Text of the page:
Sunday, March 31, 2013

Seed Starting - 2013

This year Andrea is starting several plants from seed, rather than buying plants from a nursery. The amount of plants she is starting from seeds seems ambitious, but so far the majority of plants are doing well. Growing from seed, rather than buying plants, should be a real money saver in the long run. Even better, however, is that we're looking at this as a first step towards eventually been able to save our own seeds.

Andrea used a couple different types of containers for starting the seeds. She has been saving round aluminum take out containers, which make perfect planters. She also had some old rectangular plastic containers that she used. She used ice cream sticks to divide the containers, so that multiple seeds could be planted without mixing them up. Here is an example of a round container, divided into four sections. Here is an example of a rectangular container divided into five sections.

The planting medium used was coir. We like coir because it is a natural waste product of coconut production. We do, however, have concerns about the transportation requirements, since coconuts are certainly not native to this area. She hopes to use leaf mold next year, which will be both cheaper and have less overall environmental impact.

Once the seeds were planted, she arranged them on a counter in our living room, which we have turned into a seed starting area. There is a mirror in the back of the area, which reflects the light, therefore spreading it more evenly over the plants. We have two shop lights, suspended by chains, over the plants. The chains allow us to adjust the height of the lights as the plants grow taller. Each fixture uses two 40 watt fluorescent bulbs. We use a timer to automatically turn the lights on and off, running them for a total of 16 hours each day.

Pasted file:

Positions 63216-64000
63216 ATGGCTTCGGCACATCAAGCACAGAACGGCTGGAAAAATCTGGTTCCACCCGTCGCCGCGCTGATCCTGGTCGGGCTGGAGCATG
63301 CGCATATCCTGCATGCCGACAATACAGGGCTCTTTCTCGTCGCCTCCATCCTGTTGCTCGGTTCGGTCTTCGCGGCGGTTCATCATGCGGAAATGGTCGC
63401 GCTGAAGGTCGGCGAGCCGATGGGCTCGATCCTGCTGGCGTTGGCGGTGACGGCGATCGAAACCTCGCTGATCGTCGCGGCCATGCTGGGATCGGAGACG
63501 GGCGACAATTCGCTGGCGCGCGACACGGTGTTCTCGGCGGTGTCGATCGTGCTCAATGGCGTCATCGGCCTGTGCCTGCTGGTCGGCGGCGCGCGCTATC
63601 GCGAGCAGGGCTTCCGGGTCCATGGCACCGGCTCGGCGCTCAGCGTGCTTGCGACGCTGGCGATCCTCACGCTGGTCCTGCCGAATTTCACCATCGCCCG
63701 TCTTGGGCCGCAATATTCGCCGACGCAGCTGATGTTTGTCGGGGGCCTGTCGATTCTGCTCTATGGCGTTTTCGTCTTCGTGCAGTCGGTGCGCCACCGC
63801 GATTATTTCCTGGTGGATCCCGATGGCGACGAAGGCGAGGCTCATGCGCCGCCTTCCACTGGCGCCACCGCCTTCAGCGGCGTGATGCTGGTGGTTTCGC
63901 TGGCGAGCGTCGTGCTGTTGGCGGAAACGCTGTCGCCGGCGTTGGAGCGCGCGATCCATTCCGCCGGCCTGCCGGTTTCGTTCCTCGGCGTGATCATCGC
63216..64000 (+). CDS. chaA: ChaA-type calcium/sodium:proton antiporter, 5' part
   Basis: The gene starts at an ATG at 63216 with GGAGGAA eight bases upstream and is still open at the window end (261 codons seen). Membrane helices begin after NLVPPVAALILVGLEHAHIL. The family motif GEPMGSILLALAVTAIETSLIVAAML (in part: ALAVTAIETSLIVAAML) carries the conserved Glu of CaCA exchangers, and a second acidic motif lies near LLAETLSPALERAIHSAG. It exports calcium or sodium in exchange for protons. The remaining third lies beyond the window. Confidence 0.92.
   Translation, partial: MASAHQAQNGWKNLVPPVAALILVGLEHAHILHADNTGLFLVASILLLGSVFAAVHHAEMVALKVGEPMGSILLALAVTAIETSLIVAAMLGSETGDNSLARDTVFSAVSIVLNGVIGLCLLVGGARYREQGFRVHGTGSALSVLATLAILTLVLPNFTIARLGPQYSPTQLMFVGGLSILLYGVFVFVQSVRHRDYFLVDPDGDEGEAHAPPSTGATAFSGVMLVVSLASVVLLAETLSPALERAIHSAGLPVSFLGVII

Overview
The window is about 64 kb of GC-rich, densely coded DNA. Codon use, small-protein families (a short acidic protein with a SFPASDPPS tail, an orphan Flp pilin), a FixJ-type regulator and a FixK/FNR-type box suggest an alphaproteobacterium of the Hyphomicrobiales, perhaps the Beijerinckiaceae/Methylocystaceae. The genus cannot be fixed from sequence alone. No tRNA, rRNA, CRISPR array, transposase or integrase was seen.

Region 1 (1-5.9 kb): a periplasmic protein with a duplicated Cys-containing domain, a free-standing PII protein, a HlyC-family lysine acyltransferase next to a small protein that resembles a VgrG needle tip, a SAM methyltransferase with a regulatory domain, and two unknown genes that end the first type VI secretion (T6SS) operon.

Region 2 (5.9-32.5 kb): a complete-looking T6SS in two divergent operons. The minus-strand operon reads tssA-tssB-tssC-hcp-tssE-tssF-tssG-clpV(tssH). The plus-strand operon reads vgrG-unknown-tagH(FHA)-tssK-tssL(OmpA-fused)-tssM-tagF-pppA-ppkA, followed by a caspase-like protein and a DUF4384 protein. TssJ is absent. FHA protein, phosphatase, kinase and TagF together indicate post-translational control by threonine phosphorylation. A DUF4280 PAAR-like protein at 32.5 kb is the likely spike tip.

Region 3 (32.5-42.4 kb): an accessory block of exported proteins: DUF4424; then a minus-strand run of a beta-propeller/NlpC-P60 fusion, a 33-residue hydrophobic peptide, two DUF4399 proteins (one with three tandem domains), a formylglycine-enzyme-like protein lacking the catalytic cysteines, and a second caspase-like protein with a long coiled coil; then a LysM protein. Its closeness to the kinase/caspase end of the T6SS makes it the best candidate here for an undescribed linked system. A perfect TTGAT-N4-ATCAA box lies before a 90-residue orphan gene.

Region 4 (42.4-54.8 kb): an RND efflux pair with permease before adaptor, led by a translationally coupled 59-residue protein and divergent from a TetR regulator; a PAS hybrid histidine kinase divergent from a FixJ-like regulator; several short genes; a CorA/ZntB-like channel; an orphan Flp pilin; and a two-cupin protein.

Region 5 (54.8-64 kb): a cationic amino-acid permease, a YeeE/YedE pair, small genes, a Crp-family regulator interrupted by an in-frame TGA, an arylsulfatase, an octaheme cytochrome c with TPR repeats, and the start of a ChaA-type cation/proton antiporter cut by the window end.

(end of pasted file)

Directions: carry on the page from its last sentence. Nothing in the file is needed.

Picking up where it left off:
Andrea has been keeping detailed records of the progress of plants. Several of the plants have had to be thinned, some multiple times. A few have developed to the point of needing to be transplanted into new containers. For these containers she has been using some plastic containers that the lemonade mix she uses comes in, which can be seen here. In the photo you can also see a few plants that were transplanted into standard cell inserts, which we saved from plants purchased from the nursery last year. The containers are filled with a mixture of coir, blood meal, and perlite.

Currently Andrea has seeds for 40 different plants started. Most of there were started on March 9th, with other started on either March 16th or March 21st.

Plants started from seed:

Pepper - 11 varieties: Paprika, Bulgarian Carrot Chili, Jalapeno, Serrano, Habanero, Ring O' Fire, Long Red, Carolina Wonder, California Wonder, Orange Bell, and Pizza Pepper.

Flowers - 10 varieties: Butterfly Milkweed, New England Aster, Tall Coreopsis, Joe-Pye Weed, Blazing Star, Cardinal Flower, Bergamont, Ironweed, Blackeyed Susan, and Moonlight Marigold.

Herbs - 18 varieties: Rosemary, Thyme, Calendula, Chamomile, Echinacea, Feverfew, Lavendar, Lemon Balm, Sage, Anise Hyssop, Chives, Royal Catchfly, Parsley, Cumin, Basil, Purple Basil, Garlic Chives, and Marjoram.

Other - Roma Tomato

Unfortunately I do not have records for the cost of the seeds for these plants. I'm estimating maybe $1 per type, which comes to roughly $40. We've probably spent another $20-$30 for the coir, blood meal, and perlite used in the containers. The only other expense has been the electricity for running the lights, which I've calculated at approximately $8 per month. At a total of around $80, I am confident that we will realize a significant savings over buying the plants from a nursery. Of course there were some up front costs, such as the light fixtures, bulbs, and the timer which we already had on hand, that I am not including in the calculation.

I am excited to see what our success rate is with seed starting this year. I am especially excited by the variety of pepper plants, and am already looking forward to having fresh peppers to cook with in a few months.

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